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Letters from the veldt The imperial advance to Pretoria through the eyes of Edward Hutton and his Brigade of Colonials
  • Letters from the veldt The imperial advance to Pretoria through the eyes of Edward Hutton and his Brigade of Colonials

Letters from the Veldt Australian Boer War Book

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Letters from the Veldt The Imperial Advance to Pretoria through the eyes of Edward Hutton and his Brigade of Colonials by Craig Stockings

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The South African War – or Boer War – running from 11 October 1899 until 31 May 1902 –was the largest British military effort since the Napoleonic Wars.  It was also the first time that large-scale, meaningful contributions were made to an active theatre of war by the self-governing colonies. This included formal contributions of around 20,000 troops from the Australian colonies which dwarfed all previous Australian military commitments.

Just as the war was a watershed event for the development and professionalisation of the British Army from 1902-14, it was momentous for the self-governing colonies in Australia and elsewhere in social, political and most certainly in military terms.

Letters from the Veldt sheds light on the activities of imperial military contingents – in which Australians served –  during the Imperial march to Pretoria from May-September 1900, the successful conclusion of which marked the end of ‘conventional’ operations in South Africa and the beginning the ‘guerrilla’ phase that would drag on until May 1902. A large proportion of colonial troops serving in South Africa at this point did so as part of the 1st Mounted Infantry Brigade.

Despite their importance, the experiences of this brigade have not figured largely in existing any accounts of the Boer War. The brigade itself was composed of not only Australians, but Canadians, New Zealanders, and British regular and volunteer troops, and a scattering of ‘loyal’ South Africans. It was in many ways a microcosm of imperial military cooperation; an important part of the steady development of attitudes, expectations and shared experience which led to the formation in 1914 of a much larger expeditionary force.

This account does not follow a standard pattern or format – there is no measured, steady traditional narrative. Rather, the experiences of the 1st Mounted Infantry Brigade, and the light they shed on many wider issues, are presented through letters written home by its British commander, Major General Edward Thomas Henry ‘Curly’ Hutton – himself a little-known yet key figure in the early history of the Australian military.

Read within their context, the Boer War letters of Major General Edward Hutton offer a window not only into the course and conduct of the imperial advance to Pretoria, but also a lens through which to better understand a range of wider issues that framed his world – the world of Australian military history before the term Anzac was coined.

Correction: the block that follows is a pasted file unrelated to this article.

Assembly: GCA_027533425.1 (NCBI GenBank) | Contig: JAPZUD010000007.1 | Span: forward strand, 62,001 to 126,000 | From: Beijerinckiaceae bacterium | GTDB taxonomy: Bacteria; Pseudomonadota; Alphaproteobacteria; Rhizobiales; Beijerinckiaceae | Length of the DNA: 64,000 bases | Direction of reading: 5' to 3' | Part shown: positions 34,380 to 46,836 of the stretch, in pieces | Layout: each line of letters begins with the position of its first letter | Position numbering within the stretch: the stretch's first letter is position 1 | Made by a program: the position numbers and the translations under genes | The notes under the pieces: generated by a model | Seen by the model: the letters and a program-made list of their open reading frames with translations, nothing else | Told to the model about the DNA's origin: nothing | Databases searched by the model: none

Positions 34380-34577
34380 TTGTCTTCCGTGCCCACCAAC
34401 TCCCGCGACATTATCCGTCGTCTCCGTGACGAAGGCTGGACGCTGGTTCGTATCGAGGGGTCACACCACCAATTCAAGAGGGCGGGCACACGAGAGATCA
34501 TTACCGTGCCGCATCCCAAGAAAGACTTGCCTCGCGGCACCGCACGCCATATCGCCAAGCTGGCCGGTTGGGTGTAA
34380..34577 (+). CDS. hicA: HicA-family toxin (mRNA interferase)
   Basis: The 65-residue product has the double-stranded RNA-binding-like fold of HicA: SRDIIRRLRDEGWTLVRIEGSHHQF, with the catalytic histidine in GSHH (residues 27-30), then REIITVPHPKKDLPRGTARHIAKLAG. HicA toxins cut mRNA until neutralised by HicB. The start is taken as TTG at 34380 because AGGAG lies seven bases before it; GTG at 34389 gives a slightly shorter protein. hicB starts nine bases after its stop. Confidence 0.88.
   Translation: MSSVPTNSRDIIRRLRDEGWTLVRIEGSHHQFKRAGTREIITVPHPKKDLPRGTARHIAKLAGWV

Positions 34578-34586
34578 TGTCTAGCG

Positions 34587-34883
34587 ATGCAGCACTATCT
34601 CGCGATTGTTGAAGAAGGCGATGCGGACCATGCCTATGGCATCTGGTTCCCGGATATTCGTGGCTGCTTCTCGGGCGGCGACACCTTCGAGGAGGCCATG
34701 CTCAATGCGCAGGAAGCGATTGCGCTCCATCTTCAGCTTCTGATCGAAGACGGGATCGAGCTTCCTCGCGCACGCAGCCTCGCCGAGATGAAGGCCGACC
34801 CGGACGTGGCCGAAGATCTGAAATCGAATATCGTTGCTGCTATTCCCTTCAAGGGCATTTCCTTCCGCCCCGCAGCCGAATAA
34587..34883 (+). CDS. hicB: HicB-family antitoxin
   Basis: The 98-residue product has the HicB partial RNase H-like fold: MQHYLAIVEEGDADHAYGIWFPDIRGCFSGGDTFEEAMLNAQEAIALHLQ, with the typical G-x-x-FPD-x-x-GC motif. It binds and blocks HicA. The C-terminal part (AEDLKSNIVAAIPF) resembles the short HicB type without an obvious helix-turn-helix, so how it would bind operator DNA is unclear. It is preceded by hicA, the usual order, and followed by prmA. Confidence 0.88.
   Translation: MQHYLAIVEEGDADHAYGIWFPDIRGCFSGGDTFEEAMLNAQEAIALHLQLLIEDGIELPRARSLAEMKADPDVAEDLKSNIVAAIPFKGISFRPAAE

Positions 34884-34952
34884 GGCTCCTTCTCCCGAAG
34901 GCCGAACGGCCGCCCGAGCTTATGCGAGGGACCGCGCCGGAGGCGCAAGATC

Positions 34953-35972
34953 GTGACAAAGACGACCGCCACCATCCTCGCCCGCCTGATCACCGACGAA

Sir Edward Thomas Henry Hutton (1848-1923), British regular soldier and first organiser of the Australian Army, was born on 6 December 1848 at Torquay, Devon. Hutton was educated at Eton after which he joined the 60th Rifles as an ensign in 1867. He was promoted captain in 1879 and major in 1883. In 1879-85 he saw much active service in Africa, in the Zulu War (1879), the first South African War (1881), the occupation of Egypt including the battle of Tel-el-Kebir (1882) and the Nile Expedition (1884-85). During this period he became deeply interested in the training and employment of mounted infantry with which he thrice served on operations.

At Aldershot, England, he raised and commanded mounted infantry units in 1888-92, becoming recognised as one of the leading proponents of this form of mobility. A good speaker with a flair for publicity, he was identified as one of the 'Wolseley Ring' of army reformers. He also founded the military society at Aldershot as a professional forum. In 1889 Hutton was promoted lieutenant-colonel and colonel in 1892.

'Curly' Hutton became commandant of the New South Wales Military Forces with the local rank of Major General in 1893. The advent of an able leader committed to military reform and with recent war experience revived the flagging spirit of the New South Wales forces. Hutton inspected units in every part of the colony, addressed public gatherings and brought the army before the community, beginning with a major review in Sydney in July 1893. On one of his inspections he travelled 680 miles (1094 km) in twenty days including 500 miles (805 km) on horseback. He visited training camps and exercises, delivered lectures to officers, fostered rifle clubs and supported the movement for raising national regiments such as the Irish Rifles.

Valuable as the public side of his work was, Hutton's reorganisation of the New South Wales forces was even more important because it gave the colony an army capable of taking the field as part of a Federal force.

Data sheet

Book Condition:
Outer Cover on Book:
Soft Cover
Total Pages:
Publication Date:
April 2020

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